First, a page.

this bag." He put his hand into his pocket, and drew thence a tolerably large bag of Cordovan leather, to which a couple of thongs were fixed. I took it from him, and immediately counted one ten gold pieces, and ten more, and ten more, and still other ten, whereupon I held out my hand to him. Done, said I, it is a bargain; you shall have my shadow for your bag. The bargain was concluded; he knelt down before me, and I saw him with a wonderful neatness take my shadow from head to foot, lightly lift it up from the grass, roll and fold it up neatly, and at last pocket it. He then rose up, bowed to me once more, and walked away again, disappearing behind the rose-bushes. I don't know, but I thought I heard him laughing a little. I, however, kept fast hold of the bag. Everything around me was bright in the sun, and as yet I gave no thought to what I had done."
This marvelous event, narrated by Peter with such a faithful, circumstantial detail, is painted by Cruikshank in the most wonderful poetic way, with that happy mixture of the real and supernatural that makes the narrative so curious, and like truth. The sun is shining with the utmost brilliancy in a great quiet park or garden; there is a palace in the back-ground, and a statue basking in the sun quite lonely and melancholy; there is a sun-dial, on which is a deep shadow, and in the front stands Peter Schlemihl, bag in hand, the old gentleman is down on his knees to him, and has just lifted off the ground the shadow of' one leg; he is going to fold it back neatly, as one does the tails of a coat, and will stow it, without any creases or crumples, along with the other black garments that lie in that immense pocket of his. Cruikshank has designed all this as if he had a very serious belief in the story; he laughs, to be sure, but one fancies that he is a little frightened in his heart, in spite of all his fun and joking.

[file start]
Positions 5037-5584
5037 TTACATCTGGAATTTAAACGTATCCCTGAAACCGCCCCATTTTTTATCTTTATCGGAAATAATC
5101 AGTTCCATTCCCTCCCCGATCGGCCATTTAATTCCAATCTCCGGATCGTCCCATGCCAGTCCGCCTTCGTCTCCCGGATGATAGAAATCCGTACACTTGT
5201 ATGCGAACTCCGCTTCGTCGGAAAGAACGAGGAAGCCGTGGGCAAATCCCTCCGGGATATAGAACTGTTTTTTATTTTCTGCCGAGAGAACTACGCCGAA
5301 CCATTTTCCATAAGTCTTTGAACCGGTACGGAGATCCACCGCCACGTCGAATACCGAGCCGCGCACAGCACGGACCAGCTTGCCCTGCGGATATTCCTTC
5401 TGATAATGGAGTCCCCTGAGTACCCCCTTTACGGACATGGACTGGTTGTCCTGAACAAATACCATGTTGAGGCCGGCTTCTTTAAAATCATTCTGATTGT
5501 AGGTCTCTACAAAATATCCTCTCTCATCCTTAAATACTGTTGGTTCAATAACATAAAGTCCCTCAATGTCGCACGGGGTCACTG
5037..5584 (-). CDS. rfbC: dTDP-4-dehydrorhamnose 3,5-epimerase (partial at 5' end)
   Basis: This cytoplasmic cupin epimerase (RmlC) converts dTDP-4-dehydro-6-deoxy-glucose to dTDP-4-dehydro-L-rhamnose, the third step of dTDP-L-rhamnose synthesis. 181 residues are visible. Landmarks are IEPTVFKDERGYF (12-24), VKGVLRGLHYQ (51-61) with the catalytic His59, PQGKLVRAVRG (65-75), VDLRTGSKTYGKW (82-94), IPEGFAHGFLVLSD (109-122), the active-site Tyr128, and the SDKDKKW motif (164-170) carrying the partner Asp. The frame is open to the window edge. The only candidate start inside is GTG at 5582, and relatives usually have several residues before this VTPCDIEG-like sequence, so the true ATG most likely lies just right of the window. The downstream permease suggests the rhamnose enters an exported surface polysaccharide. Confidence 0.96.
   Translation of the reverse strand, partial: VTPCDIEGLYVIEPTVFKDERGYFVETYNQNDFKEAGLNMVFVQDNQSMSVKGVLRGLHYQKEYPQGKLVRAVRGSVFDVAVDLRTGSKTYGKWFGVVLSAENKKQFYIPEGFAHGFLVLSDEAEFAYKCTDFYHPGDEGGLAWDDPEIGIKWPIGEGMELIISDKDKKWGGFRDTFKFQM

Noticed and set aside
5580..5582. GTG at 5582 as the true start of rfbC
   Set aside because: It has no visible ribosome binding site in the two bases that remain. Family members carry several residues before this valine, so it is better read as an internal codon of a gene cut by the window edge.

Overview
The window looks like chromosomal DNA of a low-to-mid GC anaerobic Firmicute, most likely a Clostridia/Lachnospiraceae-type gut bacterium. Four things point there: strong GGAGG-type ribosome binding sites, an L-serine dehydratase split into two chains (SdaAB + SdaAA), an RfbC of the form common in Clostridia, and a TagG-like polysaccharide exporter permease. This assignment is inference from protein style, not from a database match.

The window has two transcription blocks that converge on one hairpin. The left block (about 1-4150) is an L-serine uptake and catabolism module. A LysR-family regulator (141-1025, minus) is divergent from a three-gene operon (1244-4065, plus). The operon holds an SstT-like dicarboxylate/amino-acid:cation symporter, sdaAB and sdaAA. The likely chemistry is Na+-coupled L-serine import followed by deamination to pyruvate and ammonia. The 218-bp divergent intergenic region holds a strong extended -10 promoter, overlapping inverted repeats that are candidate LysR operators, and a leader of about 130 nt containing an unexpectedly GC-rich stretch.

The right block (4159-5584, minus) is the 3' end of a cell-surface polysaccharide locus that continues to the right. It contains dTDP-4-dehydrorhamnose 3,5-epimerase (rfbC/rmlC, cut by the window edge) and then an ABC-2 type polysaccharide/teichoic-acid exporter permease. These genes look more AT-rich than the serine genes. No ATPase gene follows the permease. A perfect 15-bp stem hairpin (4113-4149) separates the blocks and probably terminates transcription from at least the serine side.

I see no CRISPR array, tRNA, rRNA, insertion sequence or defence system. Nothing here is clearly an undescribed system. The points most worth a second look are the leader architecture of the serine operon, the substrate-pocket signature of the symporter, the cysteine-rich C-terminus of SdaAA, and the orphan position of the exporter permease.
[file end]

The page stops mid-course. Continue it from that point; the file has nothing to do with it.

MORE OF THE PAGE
The German tales we have mentioned before. ' The Prince riding on the Fox,' ' Hans in Luck,' ' The Fiddler and his Goose,' 'Heads off,' are all drawings which, albeit not before us now, nor seen for ten years, remain indelibly fixed on the memory -- '''¦heisst du etwa Humpelstilzchen?" There sits the queen on her throne, surrounded by grinning beef-eaters, and little liumpelstiltskin stamps his foot through the floor in the excess of his tremendous despair. In one of these German tales, if we remember rightly, there is an account of a little orphan who is carried away by a pitying fairy for a term of seven years, and passing that period of sweet apprenticeship among the imps and sprites of fairy-land. Has our artist been among the same company, and brought back their portraits in his sketch-book ? He is the only designer fairy-land has had. Callot's imps, for